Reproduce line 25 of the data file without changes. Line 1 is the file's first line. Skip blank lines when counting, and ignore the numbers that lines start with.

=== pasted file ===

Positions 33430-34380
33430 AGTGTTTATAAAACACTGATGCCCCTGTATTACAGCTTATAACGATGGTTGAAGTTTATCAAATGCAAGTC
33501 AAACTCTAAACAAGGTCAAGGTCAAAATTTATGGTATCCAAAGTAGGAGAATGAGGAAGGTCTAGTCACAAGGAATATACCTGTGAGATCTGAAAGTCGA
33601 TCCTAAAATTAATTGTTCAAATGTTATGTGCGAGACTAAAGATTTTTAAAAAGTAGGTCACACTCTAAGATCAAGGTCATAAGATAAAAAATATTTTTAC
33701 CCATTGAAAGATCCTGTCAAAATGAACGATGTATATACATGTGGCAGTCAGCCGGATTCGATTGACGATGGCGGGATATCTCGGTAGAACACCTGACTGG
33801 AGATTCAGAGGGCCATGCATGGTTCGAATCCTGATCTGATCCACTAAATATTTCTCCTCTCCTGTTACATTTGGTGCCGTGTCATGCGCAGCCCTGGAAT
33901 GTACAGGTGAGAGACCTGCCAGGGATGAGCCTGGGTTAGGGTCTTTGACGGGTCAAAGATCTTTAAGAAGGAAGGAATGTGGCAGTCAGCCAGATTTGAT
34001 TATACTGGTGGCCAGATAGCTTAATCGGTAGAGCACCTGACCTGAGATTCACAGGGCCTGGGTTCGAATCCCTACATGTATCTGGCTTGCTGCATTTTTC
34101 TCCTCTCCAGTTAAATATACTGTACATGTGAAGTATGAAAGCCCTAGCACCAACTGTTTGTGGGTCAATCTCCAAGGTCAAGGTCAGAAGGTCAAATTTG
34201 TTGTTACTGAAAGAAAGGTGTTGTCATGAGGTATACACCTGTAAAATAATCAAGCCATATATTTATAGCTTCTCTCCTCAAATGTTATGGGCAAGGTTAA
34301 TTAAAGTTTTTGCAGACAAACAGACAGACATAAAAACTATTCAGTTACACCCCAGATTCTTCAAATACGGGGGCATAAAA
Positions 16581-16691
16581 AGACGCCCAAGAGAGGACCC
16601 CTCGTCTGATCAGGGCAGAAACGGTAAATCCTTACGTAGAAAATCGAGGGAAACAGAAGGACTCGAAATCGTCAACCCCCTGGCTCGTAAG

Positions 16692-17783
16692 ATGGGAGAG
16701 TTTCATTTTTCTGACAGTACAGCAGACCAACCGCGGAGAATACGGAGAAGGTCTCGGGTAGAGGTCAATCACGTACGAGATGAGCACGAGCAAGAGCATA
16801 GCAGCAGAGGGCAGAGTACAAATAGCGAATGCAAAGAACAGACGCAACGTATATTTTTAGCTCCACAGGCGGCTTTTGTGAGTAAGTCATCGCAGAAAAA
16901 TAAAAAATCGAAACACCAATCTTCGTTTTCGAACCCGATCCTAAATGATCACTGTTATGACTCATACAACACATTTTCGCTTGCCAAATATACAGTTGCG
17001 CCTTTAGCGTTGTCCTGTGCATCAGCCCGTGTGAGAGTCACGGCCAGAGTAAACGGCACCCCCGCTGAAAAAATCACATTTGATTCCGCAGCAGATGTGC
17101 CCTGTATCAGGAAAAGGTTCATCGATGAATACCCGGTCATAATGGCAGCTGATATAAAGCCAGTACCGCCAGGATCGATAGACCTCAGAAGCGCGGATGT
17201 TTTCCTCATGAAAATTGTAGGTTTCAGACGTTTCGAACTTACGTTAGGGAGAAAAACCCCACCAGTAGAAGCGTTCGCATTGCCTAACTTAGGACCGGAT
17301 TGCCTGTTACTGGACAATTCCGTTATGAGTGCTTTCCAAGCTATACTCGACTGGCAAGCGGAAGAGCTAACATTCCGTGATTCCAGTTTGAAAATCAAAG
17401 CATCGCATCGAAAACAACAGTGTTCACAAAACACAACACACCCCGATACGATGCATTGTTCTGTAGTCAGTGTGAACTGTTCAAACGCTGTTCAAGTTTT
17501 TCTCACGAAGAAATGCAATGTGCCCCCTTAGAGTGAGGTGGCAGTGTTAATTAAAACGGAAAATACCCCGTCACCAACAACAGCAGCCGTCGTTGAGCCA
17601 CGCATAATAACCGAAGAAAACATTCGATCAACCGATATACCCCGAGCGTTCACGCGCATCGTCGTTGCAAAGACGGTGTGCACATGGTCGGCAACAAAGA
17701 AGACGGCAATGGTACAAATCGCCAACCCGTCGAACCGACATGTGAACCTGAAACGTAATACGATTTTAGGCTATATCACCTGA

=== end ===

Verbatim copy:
17501 TCTCACGAAGAAATGCAATGTGCCCCCTTAGAGTGAGGTGGCAGTGTTAATTAAAACGGAAAATACCCCGTCACCAACAACAGCAGCCGTCGTTGAGCCA